I wrote a book a decade or so ago called Authenticity which made me pretty sceptical about the whole idea of 'brands'. Despite the rhetoric from marketing gurus, most people hate the brands they use and are endlessly frustrated and disappointed by them - yes, I know, there are exceptions. The aggressive apotheosis of branding as the key to success really is a lot of old twaddle.
So when a friend of mine alerted me to their new local Tesco, which is doing all it can to hide the fact that it is a Tesco at all, I suddenly got interested. The news today that Tesco's performance was its worst ever, and that they are pulling out of the USA, rather confirms it - and if they are trying to keep the brand secret, Tesco executives themselves must be slightly aware of its toxic elements.
This appears to be the case with the Tesco chain of One Stop convenience stores. My friend asked why it didn't say 'Tesco' on the outside of their new One Stop in Solihull and was told by the sales assistant that it was now policy because they didn't want to put customers off.
It is worth asking for a second why this might be. Is it that people are reacting against the overwhelming technocratic feel of Tesco, the sense of the security guard eyeing you up as you struggle with the robots at check-out? Or is it that people have now grasped the truth - that chain stores tend to suck spending power out of local economies, and tend to make people poorer as a result?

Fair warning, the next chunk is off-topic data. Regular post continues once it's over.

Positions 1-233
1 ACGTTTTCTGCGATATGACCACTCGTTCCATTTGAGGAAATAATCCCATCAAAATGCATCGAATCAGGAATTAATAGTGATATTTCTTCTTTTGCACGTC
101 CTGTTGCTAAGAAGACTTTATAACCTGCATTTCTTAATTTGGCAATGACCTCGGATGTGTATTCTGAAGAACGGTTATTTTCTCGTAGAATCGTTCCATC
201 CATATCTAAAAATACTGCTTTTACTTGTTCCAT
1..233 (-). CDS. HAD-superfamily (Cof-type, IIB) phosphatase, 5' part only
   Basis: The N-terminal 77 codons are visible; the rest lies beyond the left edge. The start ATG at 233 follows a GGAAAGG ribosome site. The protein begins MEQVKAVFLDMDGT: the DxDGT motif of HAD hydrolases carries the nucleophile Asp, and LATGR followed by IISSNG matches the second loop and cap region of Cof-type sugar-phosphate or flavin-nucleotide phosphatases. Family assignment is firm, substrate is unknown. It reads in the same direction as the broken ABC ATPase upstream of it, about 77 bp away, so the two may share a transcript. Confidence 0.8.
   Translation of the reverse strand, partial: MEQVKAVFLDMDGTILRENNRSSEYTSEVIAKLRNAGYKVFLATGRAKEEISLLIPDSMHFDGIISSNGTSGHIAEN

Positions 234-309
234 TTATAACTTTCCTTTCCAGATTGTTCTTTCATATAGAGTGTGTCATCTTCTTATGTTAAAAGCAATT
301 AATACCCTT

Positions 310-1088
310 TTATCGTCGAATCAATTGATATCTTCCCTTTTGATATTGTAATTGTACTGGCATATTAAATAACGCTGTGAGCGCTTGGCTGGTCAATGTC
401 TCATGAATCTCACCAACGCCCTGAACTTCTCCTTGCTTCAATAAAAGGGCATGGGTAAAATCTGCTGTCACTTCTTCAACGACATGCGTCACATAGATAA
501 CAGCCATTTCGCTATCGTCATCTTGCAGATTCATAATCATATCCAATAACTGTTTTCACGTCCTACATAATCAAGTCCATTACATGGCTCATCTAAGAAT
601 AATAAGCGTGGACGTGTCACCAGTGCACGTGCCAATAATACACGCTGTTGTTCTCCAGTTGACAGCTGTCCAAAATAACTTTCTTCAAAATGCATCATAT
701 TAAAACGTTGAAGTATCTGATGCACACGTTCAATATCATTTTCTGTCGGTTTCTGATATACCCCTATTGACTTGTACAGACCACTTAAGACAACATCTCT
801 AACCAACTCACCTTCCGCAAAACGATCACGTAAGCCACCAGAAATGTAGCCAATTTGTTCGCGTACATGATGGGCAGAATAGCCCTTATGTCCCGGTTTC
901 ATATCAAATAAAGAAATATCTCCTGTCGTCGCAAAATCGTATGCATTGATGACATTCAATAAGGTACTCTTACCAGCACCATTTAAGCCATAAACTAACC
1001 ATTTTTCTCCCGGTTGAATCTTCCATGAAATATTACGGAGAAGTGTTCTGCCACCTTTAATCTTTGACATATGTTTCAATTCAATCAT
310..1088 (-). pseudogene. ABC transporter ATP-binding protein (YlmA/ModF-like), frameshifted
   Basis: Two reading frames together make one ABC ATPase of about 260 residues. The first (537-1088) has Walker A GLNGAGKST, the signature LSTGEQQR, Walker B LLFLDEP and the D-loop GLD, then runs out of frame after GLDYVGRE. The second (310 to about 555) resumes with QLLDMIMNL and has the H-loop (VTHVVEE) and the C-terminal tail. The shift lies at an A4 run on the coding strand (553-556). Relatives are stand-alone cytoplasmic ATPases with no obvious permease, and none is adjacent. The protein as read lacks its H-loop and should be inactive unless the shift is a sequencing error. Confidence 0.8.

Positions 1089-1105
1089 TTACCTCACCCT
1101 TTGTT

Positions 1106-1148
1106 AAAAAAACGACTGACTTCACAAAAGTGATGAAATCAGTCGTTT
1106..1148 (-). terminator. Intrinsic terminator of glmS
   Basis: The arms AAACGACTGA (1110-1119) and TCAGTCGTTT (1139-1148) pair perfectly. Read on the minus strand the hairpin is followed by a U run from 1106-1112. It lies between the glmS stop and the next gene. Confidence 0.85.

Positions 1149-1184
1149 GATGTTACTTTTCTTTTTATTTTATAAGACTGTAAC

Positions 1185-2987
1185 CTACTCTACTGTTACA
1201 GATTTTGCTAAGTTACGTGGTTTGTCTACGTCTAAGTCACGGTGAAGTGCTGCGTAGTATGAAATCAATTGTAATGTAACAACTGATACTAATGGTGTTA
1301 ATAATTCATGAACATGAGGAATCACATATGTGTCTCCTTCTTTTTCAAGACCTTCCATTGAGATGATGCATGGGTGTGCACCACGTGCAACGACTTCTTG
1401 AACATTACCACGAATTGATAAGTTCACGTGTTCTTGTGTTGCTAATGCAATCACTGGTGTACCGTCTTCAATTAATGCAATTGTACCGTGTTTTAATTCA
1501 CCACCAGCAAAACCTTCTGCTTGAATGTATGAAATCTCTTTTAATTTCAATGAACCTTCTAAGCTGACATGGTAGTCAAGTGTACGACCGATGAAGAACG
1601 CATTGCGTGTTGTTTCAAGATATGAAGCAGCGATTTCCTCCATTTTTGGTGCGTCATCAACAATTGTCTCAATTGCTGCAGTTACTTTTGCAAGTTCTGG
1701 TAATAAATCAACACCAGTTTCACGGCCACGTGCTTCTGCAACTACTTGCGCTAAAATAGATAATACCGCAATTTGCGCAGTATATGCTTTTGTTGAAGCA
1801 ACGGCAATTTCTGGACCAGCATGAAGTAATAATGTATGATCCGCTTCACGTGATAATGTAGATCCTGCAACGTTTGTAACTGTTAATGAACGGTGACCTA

Is it even that people sense the huge privileges that Tesco's size give it - the right not to pay bills for 90 days when smaller competitors have to pay in 30 (providing them with the interest-free loan equal to two months stock)?
I know it is also that Tesco prefers not to allow comparisons between its Tesco Express stores and its One Stop stores, which are in poorer areas and charge up to 14 per cent more than in some other places (as always, the poor pay more).
A bit of all of them perhaps. Somehow this is even more significant than the news that their American chain Fresh & Easy is up for sale. When a shopping chain feels it necessary to pretend they are somebody else, then the writing is on the wall.
The real issue is this. What kind of entrepreneurial activity is most likely to bring local recovery and local resilience? The answer is probably not a chain store that competes in every market - the very opposite of an anchor store. It is going to be the revival of a genuinely local entrepreneurial culture.
What holds this up? The failure of political debate to distinguish properly between being pro-big business and pro-small-business. What we really need is to be able to articulate a political approach that allows the small to fight back effectively against the big, and stop pretending that pro-big business policy is somehow automatically supportive of small business, when the reverse is the case.
When the biggest of the big starts pretending it is a different brand altogether, then maybe something is shifting. Or am I being hopelessly optimistic?
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